December 3, 2022

Buy stock photography or get a free download

An increase in image sharing followed the introduction of social media. A social media site’s image is downloaded to a local computer before being reposted on another social media platform. This practice creates a serious problem for the owner of the original image and the 3rd or 4th generation “right-clicker.”

As a professional photographer and designer of book formats, I frequently spot pictures in a body of work that belong to photographers. When I inquire about the license for the image, I often get, “I downloaded it from the Internet, why can’t I use it?”

Many people are aware of how simple it is to right-click on a photo on the Internet, download it to your computer, and then print it. The image that is saved cannot be used in a book or any other product that can be sold again.

It is prohibited to use the image for commercial purposes without purchasing it directly from the photographer. It is permissible to use an image in a published work if it is in the public domain or the Creative Commons.

The quality of right-clicking is yet another issue. Most online images are of low resolution, which yields a subpar finished product.

You could write books, blogs, or create media for your brand-new small business. You might decide that adding photographs will improve the materials you produce.

I want to encourage you to look around the countless photography websites that offer high quality images that are allowed for commercial use before you right-click on an image you find online.

Imaging is produced by photographers. Photographers use light and color to create images on digital media in a similar way to how you create and put words on a page. Photographers and their agencies own the images and when you “borrow” them for your product the photographer is not recognized, appreciated or given any compensation. You should not engage in this risky behavior because it might end up costing you more than just the price of the photo.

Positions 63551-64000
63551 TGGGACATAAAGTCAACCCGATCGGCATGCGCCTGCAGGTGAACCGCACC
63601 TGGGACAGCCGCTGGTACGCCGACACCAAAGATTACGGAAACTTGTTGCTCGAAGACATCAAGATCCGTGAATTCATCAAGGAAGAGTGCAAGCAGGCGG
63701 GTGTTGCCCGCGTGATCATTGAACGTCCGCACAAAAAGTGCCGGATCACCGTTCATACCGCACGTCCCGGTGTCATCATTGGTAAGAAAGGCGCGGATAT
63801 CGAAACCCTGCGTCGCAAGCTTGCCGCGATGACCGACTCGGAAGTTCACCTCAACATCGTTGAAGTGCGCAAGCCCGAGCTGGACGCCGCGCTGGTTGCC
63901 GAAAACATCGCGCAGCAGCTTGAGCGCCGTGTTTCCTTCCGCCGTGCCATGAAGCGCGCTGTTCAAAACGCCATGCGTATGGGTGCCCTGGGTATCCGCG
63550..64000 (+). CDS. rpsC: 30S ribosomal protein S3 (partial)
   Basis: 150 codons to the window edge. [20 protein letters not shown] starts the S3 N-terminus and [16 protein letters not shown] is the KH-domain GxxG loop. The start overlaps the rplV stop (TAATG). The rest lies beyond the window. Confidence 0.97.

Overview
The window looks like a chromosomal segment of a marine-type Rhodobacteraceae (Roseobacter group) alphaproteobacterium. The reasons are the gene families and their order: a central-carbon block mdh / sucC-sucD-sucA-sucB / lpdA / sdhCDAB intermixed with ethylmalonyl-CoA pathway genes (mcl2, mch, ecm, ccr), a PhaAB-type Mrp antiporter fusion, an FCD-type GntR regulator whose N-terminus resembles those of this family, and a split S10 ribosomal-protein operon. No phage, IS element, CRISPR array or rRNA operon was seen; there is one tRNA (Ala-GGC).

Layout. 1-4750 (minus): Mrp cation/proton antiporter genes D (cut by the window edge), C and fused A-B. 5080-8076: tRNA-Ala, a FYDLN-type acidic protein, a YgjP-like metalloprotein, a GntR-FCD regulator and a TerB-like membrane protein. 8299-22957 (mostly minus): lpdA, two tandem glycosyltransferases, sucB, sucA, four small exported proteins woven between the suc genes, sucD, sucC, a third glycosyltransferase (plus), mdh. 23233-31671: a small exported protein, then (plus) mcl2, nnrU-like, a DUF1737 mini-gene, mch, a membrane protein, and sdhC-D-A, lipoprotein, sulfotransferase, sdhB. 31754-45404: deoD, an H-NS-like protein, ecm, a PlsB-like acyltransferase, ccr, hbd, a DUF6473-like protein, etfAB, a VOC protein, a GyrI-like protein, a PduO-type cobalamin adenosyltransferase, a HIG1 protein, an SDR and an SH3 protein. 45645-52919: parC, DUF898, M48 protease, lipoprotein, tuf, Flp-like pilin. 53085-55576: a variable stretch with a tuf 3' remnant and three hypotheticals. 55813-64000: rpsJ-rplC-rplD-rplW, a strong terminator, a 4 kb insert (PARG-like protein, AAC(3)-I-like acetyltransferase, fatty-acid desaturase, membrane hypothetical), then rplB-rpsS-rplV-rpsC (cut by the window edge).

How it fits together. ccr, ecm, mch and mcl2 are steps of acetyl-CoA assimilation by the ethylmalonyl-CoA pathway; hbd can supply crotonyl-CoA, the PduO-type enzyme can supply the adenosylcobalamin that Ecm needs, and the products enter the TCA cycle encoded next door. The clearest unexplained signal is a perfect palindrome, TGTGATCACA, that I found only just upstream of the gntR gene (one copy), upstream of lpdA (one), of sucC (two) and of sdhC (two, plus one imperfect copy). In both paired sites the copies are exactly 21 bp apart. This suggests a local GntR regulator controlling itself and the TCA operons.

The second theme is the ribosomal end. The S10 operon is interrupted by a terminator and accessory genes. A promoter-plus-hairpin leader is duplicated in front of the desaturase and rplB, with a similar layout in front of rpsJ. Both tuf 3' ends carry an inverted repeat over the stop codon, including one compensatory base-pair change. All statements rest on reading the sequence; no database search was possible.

Lawyers have fought for compensation for images used without the proper license from the organizations that represent the photographers and issue usage rights licenses. Frequently, the owner or agency will receive a sizable financial reward. As the image’s owner, the agency is authorized to demand payment.

In the form of metadata, photographs have digital signatures that can be used to identify the owner and photographer.

The price of photographs sold by stock photo agencies and public domain microstock websites is extremely low. More than just money is exchanged when you buy an image from the agency. It also encourages the photographers’ creativity. The photographer who took the photo receives a portion of every image sale made at an agency.

I recommend Pixabay and Public Domain Pictures to my clients when they want access to free and inexpensive public domain images.

My personal go-to sources for product stock photography are Dreamstime, Adobe Stock, and Shutterstock.

As a photographer, I have a vested interest in the practice of “right-click.” Pixabay, PublicDomainPictures, Dreamstime, Twenty20, and EyeEm are just a few of the sites to which I have submitted my photographs. For book covers and even clothing products, some of my images have been sold to clients. If people knew how simple and cheap it is to get authentic, authorized photography, I think I would sell more of my products.

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